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Can You Sue for Medical Malpractice in Small Claims Court?


What is Small Claims Court?

The Small Claims Court is a branch of the Ontario Superior Court of Justice. It is designed to provide a means for recovery for monetary claims not exceeding $35,000 (excluding interest and costs). Among the types of matters that may be dealt with in Small Claims Court are claims for damages, including for personal injuries. 

The Rules of the Small Claims Court generally govern the Small Claims Court’s procedure, and they provide for a simpler, more abridged procedure compared with commencing a claim in the Superior Court of Justice. 

Can a Claim for Medical Malpractice be Commenced in Small Claims Court?

While theoretically it may be possible to start an action for damages in Small Claims Court for injuries arising from alleged medical malpractice (for claims $35,000 or less), that does not necessarily mean that Small Claims Court is an appropriate choice of forum for litigating this type of matter. Medical malpractice is a highly specialized area of law. The legal issues are complex, and medical negligence cases can be risky and costly to pursue. Deciding whether to commence a claim and how is a decision that is best made in consultation with an experienced medical malpractice lawyer.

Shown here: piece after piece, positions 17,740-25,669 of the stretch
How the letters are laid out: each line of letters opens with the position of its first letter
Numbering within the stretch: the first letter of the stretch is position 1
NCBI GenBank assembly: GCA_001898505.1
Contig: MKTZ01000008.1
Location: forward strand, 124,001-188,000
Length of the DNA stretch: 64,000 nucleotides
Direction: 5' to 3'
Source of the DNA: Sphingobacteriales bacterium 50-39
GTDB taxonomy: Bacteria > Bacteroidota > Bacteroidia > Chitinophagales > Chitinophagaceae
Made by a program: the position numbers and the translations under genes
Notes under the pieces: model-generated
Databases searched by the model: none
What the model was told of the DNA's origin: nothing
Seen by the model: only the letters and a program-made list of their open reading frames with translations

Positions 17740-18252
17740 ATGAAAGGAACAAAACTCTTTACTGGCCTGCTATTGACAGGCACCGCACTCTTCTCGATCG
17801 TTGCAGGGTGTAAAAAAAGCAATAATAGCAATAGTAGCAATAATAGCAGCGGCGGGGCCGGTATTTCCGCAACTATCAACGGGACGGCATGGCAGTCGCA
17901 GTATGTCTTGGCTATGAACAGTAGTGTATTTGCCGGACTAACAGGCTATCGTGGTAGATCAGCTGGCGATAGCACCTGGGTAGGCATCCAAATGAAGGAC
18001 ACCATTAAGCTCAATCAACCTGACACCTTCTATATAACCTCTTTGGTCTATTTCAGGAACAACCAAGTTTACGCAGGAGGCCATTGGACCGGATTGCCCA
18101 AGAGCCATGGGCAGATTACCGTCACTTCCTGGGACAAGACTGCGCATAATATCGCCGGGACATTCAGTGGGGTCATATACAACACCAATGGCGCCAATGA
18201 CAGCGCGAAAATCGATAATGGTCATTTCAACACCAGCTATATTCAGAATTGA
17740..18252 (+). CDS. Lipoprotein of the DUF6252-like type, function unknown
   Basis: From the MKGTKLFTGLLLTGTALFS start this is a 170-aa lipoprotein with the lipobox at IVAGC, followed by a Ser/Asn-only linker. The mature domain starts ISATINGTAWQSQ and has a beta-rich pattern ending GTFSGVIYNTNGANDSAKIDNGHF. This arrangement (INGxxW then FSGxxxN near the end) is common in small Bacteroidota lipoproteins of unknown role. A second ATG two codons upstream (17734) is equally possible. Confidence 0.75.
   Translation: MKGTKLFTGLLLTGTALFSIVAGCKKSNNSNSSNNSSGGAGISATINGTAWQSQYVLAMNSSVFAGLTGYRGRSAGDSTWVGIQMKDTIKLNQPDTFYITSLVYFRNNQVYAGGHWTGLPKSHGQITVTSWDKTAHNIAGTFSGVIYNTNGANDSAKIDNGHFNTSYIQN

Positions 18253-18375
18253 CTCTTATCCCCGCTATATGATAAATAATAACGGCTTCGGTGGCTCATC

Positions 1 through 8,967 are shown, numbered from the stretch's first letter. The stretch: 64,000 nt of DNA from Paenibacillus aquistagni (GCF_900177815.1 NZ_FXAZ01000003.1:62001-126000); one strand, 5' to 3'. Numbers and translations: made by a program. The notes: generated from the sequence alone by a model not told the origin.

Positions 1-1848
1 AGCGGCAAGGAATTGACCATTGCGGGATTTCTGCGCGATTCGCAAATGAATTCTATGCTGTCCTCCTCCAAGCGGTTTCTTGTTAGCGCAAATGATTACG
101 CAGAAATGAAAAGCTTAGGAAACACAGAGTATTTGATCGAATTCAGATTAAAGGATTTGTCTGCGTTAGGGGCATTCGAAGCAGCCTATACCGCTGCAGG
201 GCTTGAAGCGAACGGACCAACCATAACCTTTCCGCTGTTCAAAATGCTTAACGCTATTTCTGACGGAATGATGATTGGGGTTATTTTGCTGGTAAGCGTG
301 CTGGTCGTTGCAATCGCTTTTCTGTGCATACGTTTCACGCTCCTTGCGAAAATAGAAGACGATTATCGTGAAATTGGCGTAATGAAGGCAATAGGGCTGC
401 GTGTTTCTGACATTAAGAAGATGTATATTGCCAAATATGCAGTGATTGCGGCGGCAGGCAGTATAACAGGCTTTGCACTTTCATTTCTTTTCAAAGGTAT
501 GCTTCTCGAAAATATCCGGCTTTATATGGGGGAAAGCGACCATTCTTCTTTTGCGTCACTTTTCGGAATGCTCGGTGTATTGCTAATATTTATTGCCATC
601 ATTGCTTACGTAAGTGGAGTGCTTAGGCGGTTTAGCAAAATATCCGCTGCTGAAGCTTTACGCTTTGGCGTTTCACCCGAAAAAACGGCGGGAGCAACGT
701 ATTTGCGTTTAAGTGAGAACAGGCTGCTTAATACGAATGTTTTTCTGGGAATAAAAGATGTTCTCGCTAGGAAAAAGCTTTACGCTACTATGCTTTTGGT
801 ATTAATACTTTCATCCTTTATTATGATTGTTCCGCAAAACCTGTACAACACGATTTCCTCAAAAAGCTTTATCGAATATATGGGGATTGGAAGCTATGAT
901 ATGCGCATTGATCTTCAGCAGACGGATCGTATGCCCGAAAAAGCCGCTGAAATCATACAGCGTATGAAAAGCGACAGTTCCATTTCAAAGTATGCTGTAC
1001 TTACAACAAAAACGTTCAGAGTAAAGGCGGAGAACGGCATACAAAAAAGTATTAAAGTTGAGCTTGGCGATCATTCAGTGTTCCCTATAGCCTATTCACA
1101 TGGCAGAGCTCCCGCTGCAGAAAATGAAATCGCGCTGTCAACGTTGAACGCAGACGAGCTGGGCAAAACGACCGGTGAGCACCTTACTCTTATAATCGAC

Depending on the specific facts of a case, the assessment of damages is also frequently a complex endeavour. Medical malpractice lawsuits generally entitle an injured party to sue for the following types of damages:

  • Pain and suffering
  • Past lost income
  • Future loss of income/loss of earning capacity
  • Past and future care costs 
  • Healthcare expenses.

For context, the upper limit for damages for pain and suffering (which are capped by common law precedent in Canada) is currently around $450,427 adjusted for inflation as of July 2023. 

Additionally, there are many other factors involved in determining the appropriate forum for commencing a claim, such as the absence of examinations for discovery in Small Claims Court, as well as a limit on costs, which, in Small Claims Court, will not exceed 15% of the amount claimed other than in very limited circumstances.  

Ultimately, every legal case is unique with its own particular factual context, and it is therefore important to obtain legal advice tailored to your specific situation. 

If you believe that you have suffered an injury due to a healthcare provider’s negligence, it is wise to reach out to an experienced medical malpractice lawyer, who can help you understand if you have a claim, evaluate the scope of your damages, and ensure that you are making informed decisions about how best to pursue your case.

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